The heart of the village is transformed
The area around the train station was a lively place back in 1897 because of the many hotels, rooming houses and businesses located there.
But a fire on the night of April 15, 1898 destroyed 35 buildings, leaving the area in ruins.
Only a single pine tree remained in front of Greeley & Thompson’s butchers-grocers, the spot where the fire was brought under control.
A 1926 map shows that the area around the station was almost totally rebuilt; once again it was a very lively district filled with hotels, rooming houses and businesses.
On rue Pine, named for the tree that survived the fire, one lot was still empty. Alfred Hopson, who owned the neighbouring New Sutton Hotel, had just sold the large property to J.E. Maynard.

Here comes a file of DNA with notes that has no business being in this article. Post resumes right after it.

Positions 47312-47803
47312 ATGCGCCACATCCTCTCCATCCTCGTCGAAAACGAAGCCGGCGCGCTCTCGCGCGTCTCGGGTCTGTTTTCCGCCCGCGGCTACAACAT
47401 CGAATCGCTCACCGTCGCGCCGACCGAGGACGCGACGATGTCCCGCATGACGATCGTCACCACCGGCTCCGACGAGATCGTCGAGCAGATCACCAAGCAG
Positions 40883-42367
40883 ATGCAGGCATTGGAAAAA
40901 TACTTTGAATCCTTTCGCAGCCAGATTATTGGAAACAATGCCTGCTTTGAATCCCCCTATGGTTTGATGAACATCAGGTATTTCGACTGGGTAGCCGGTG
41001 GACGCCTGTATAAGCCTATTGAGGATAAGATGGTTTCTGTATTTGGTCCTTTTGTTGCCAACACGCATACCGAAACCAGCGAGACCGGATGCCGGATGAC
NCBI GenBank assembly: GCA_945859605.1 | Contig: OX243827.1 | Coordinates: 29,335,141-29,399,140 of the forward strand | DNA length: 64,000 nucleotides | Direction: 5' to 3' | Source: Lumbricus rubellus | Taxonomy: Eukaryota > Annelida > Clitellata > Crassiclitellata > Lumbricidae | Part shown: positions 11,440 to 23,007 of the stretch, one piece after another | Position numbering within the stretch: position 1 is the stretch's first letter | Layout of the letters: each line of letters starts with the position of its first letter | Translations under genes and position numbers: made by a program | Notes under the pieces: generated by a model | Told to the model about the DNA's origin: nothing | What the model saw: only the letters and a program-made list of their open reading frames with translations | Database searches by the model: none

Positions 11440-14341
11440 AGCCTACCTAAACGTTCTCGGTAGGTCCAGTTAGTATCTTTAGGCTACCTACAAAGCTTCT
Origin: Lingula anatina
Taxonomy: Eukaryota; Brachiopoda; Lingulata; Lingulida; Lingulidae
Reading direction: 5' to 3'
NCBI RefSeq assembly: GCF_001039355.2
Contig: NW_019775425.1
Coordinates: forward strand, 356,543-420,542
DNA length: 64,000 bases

The Town of Sutton finances construction of an industrial-commercial building on the site that will house Draper and Maynard sporting goods.
The company was replaced in 1937 by another sporting goods firm, Daigneault & Rolland, which was followed, in turn, by suit manufacturer J.E. Elkins and, in 1939, Sutton Silk Mills, a subsidiary of the British American Silk Mills of Granby.